Editor’s Note: Today, I am posting the guest blog for my child hood friend Andrea Johnson. She is an adventurer, sister, friend and all around awesome person. She writes about her choice to take some time and explore the world. I hope that you all find this story as inspiring as I did.
Love & Laughs,
What makes a perfectly happy 28-year-old female with a good job, an adorable downtown apartment, great friends and loving family decide that she needs to throw it all away to travel the world? It’s a good question, and even though I happen to be that woman, I still don’t have a good answer for you.
The desire to “get away from it all” isn’t something that sneaks up on you; it’s something that is there all along, bubbling below the surface. My parents took me traveling as I was growing up and always encouraged exploration, so maybe that is what planted the seed. But somehow I don’t think so. Maybe it was something I was running away from, but I must admit that I was actually pretty happy. So that can’t be it either. I am inclined to think that it has more to do with breaking the image of perfection.
Growing up, I was always the girl who got straight A’s in school; I didn’t often get into trouble, I was dependable and reliable. I was, and still am, someone who likes organization and having a plan. I don’t like to fail. I graduated from college with a degree in Business, got a good job in banking, and continued my success into adulthood. So why run off to see the world, leaving all this behind. Wasn’t I already doing all of the things I was supposed to be doing? Why not continue checking off items on society’s How to Live a Perfectly Happy and Successful Life List?
I suppose I wanted to see if I could do it: go from earning a healthy salary, drinking wine and eating tapas on the weekends with friends, coming home to my own apartment… to essentially being homeless and unemployed. This is a frightening challenge. In fact, it scared the shit out of me. Here I am, someone who likes plans and certainty: “why are you not putting a down payment on a house? Why not move up in the company, take that promotion? Why not think about long-term relationships and marriage?” I asked myself. But a little voice inside me said, “just go.”
And I listened.
I quit my job, gave notice at my apartment, and got a storage unit for anything that I couldn’t fit in my newly purchased 65-liter backpack. I sorted out a visa for Europe and then I bought a plane ticket: one-way.
The day I left, I was still doing last minute things like saying good-bye to friends and doing a final cleaning of my apartment to make sure I would get back my deposit. In retrospect, I think I subconsciously did this on purpose. I stayed so busy that I didn’t give myself time to think too hard about everything… or change my mind.
When I was finally ready to leave, I headed to my mother’s house and hefted my backpack into the backseat so she and my father could drive me to the airport. I went around the other side of the car to get in myself and everything hit me. I started to cry and panic. I couldn’t help it. Tears streamed down my face and my emotions got caught in my throat, choking me.
Luckily, mothers have the amazing habit of knowing just what to do at the right time to make everything better. Without me saying a word, she came over and hugged me. Then my father put his hand on my back, too. We stood like that for quite a while before my mom looked me in the eye and told me that it was okay to feel what I was feeling; it was okay to be afraid. She reminded me that something deep inside me, something I didn’t really understand myself, was telling me to go. And I needed to listen.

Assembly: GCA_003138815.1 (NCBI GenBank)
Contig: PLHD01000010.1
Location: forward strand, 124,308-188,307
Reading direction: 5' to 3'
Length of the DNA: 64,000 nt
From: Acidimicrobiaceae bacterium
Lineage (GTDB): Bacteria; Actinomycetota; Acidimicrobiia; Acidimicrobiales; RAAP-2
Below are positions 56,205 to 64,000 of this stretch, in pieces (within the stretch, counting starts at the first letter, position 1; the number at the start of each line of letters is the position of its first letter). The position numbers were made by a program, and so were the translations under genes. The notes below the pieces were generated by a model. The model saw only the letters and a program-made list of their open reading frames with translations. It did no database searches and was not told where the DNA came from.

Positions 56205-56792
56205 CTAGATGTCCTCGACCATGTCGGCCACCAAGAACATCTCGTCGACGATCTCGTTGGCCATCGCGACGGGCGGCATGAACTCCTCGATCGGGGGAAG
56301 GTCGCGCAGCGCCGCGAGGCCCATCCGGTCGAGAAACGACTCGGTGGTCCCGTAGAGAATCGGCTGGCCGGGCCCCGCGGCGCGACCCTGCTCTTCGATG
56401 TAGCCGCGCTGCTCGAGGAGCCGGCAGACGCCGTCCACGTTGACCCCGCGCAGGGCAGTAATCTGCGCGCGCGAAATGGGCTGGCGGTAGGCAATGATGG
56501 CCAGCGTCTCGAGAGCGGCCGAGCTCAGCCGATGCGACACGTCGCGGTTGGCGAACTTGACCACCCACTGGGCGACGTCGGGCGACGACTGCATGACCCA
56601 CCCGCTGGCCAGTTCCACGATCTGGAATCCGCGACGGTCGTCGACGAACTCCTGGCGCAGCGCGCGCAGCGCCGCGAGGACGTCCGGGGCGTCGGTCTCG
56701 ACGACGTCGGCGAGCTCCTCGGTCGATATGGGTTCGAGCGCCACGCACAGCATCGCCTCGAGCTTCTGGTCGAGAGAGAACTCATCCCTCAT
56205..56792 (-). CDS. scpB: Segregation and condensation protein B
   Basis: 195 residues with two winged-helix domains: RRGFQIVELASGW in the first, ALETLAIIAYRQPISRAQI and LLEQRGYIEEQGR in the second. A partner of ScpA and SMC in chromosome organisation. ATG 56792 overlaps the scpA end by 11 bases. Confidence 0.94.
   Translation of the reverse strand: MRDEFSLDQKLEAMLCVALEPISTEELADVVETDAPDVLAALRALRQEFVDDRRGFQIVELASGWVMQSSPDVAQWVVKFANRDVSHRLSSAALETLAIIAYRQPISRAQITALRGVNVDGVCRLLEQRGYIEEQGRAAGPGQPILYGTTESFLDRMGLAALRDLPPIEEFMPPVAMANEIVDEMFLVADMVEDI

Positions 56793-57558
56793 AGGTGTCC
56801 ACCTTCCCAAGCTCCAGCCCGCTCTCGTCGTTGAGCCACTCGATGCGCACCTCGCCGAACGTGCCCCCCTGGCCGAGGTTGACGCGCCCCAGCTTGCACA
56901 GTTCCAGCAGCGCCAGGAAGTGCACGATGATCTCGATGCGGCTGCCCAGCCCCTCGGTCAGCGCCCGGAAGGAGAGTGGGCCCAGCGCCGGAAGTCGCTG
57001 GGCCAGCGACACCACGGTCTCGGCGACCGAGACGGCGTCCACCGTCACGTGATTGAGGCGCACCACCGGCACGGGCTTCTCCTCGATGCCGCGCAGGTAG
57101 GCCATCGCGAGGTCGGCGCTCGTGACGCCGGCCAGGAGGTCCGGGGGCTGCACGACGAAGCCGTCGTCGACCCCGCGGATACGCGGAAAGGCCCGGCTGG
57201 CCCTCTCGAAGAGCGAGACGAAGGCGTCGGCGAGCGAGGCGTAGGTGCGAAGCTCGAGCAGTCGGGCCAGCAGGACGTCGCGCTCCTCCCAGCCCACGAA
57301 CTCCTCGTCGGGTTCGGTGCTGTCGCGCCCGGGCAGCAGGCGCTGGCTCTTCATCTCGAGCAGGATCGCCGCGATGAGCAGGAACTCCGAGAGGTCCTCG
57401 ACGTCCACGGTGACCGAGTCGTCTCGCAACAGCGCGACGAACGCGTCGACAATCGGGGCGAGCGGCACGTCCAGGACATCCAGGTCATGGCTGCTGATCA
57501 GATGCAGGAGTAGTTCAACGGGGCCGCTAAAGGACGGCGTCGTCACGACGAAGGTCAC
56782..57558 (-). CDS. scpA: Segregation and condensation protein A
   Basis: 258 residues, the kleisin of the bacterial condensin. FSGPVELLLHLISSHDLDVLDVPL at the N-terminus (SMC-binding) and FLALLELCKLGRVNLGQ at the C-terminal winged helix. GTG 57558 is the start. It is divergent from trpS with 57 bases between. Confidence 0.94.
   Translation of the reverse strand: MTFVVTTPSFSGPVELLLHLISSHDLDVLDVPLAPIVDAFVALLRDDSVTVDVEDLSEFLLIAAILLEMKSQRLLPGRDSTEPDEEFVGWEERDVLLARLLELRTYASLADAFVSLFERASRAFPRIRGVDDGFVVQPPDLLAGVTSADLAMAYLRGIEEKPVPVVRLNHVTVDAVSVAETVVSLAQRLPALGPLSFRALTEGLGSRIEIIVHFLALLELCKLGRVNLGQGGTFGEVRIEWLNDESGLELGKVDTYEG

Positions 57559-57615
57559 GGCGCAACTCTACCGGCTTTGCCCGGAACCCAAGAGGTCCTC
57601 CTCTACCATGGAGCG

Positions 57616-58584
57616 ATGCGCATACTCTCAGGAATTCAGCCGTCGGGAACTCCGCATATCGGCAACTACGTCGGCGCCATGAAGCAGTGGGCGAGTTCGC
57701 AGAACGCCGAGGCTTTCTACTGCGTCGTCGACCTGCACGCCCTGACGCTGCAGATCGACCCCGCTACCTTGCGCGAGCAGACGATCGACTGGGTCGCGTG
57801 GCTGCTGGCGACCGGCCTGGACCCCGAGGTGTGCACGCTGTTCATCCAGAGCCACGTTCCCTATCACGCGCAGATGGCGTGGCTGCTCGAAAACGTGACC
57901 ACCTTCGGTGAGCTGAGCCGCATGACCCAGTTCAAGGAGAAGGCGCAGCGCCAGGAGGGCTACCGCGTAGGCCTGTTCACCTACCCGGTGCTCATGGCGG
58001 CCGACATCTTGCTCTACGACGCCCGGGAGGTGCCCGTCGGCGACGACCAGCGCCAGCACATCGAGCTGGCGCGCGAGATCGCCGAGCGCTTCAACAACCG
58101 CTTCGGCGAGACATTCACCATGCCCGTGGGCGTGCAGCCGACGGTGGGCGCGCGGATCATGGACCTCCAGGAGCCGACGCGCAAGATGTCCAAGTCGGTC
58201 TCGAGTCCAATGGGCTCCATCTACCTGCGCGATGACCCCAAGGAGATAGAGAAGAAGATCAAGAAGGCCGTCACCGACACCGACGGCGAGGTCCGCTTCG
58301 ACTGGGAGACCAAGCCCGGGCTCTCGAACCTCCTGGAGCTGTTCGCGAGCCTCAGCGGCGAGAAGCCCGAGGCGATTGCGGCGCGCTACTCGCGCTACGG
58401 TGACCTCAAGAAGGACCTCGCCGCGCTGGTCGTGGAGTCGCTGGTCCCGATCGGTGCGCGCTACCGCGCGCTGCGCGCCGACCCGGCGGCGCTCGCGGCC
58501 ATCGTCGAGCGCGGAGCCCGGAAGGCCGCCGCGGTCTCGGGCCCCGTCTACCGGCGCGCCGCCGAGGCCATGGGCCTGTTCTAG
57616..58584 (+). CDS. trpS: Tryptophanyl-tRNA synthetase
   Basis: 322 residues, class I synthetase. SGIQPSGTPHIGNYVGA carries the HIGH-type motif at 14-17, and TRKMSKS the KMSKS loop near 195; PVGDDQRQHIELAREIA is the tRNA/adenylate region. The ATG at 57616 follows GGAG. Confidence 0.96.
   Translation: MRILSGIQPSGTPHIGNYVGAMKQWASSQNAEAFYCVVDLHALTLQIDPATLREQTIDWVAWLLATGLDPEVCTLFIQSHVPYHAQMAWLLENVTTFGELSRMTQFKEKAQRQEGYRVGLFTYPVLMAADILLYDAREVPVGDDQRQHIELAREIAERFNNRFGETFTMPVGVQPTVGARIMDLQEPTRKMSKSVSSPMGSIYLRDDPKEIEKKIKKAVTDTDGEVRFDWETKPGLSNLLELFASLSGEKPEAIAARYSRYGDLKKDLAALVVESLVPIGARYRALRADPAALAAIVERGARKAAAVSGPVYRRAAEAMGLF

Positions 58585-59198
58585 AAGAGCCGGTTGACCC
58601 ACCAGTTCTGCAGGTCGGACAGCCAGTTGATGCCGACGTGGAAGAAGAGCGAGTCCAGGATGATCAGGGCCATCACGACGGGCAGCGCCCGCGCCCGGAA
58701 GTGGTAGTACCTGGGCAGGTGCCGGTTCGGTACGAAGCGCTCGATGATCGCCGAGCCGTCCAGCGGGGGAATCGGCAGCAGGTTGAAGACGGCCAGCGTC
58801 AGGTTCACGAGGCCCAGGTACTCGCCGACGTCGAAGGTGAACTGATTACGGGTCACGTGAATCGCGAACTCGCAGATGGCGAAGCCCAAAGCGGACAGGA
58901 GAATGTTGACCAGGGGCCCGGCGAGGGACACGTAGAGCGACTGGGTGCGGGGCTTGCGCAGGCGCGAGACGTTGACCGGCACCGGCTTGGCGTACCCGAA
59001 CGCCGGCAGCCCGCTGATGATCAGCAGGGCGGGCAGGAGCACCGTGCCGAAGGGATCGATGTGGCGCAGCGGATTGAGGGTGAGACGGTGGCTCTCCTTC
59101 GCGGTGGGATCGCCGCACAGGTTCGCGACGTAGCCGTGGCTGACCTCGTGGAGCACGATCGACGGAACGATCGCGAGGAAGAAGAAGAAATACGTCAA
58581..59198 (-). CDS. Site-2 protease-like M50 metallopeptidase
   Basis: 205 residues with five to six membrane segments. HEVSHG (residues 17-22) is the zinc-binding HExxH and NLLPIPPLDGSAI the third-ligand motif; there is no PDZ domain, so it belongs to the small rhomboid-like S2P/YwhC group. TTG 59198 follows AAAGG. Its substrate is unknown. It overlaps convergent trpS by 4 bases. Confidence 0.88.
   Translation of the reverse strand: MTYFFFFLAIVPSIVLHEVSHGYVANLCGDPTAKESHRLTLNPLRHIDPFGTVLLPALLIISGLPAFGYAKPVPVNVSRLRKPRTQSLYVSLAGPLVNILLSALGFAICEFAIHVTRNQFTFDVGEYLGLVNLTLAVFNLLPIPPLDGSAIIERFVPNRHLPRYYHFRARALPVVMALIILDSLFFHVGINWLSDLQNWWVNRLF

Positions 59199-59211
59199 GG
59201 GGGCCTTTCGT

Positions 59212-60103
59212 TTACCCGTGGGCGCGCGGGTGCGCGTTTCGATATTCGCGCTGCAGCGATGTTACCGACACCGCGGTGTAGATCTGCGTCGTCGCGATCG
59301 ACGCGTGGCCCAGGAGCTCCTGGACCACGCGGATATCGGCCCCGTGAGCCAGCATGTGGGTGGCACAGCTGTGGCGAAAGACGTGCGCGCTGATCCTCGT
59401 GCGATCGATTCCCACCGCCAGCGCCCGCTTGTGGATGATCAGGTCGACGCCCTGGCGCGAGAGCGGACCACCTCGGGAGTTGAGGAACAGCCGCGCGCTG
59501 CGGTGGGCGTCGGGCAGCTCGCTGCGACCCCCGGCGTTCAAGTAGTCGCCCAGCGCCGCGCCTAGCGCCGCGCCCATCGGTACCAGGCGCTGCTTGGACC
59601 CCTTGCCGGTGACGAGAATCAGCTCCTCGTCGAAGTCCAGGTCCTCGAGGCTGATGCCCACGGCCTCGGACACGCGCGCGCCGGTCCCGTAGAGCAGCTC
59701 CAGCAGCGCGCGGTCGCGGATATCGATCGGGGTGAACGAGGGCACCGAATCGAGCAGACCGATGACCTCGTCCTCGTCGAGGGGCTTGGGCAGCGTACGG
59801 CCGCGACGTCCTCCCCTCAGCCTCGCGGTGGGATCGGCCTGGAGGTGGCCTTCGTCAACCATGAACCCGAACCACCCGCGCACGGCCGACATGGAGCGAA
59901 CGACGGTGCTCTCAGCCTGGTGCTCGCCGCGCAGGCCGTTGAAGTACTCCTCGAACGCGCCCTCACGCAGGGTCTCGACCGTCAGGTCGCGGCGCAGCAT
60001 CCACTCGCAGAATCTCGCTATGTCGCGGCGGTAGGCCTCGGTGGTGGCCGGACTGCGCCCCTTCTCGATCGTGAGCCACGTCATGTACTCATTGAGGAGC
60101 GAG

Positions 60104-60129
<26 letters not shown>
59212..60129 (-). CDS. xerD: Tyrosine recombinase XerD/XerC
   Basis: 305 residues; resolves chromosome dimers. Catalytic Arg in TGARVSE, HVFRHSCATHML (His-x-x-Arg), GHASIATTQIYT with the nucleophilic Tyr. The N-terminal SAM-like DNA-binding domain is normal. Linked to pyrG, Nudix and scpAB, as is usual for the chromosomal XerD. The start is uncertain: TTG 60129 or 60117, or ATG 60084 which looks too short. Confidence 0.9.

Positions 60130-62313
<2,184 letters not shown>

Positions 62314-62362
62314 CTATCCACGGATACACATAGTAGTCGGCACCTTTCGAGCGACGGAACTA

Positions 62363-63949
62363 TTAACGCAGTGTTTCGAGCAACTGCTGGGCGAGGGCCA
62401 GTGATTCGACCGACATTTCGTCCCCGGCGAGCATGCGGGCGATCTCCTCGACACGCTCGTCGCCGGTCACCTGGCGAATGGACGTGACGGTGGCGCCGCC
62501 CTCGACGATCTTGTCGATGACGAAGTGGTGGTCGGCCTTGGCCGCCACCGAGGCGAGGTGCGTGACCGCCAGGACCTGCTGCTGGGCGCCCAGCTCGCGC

Now when I think about that moment—a moment that seems so far away—I think two things: Firstly, I laugh that I was so scared. Once you take that initial jump, the journey is so much easier. Traveling the world—new food, new cultures, new languages, new challenges every day—is not as hard as it seems. And secondly, I am thankful. I am thankful that my mother could be so brave to send her daughter off into the big, wide world; that she could be strong for both of us, setting her own fears aside to help me face mine.
In the past two years I have been in twenty-two countries on five continents. As I write this, I am sitting in a hostel on the island of Koh Lanta in Thailand, and I have at least five more countries to go before I look at settling somewhere. I have climbed to the top of Machu Picchu and felt closer to religion than I ever had before; I rode a camel through the desert in Morocco at sunset; I mushed my own team of sled dogs through the Arctic wilderness under the northern lights in Norway; I have swam in seas and oceans and rivers and lakes and had more tan lines come and go than I can count. I have fallen in and out of love, made new friends, and strengthened friendships I already had.
(Wat Chiang Man; Chiang Mai, Thailand)
(Dog sledding in Tromsø, Norway)
(Tiger Kingdom, Chiang Mai, Thailand)
I have lived. And I have proven to myself that I can do anything I put my mind to.
I know I won’t travel forever. I am not the type of person that wants to be a permanent nomad, I still have too much desire for structure and plans and stability pumping through my veins for that. I have not found the “answer” to life by traveling; all of my problems or concerns have not vanished into thin air. When I decide to stop, I will still face the same questions everyone does: where to live, where to work, how to cultivate relationships with friends, family and my community. But traveling has given me strength and the knowledge that I can face every challenge as it arises. It’s okay to take the route that wasn’t planned: it may seem scary at the beginning, but the journey can be truly wonderful.
(Erg Chebbi sand dunes; Sahara Desert, Morocco)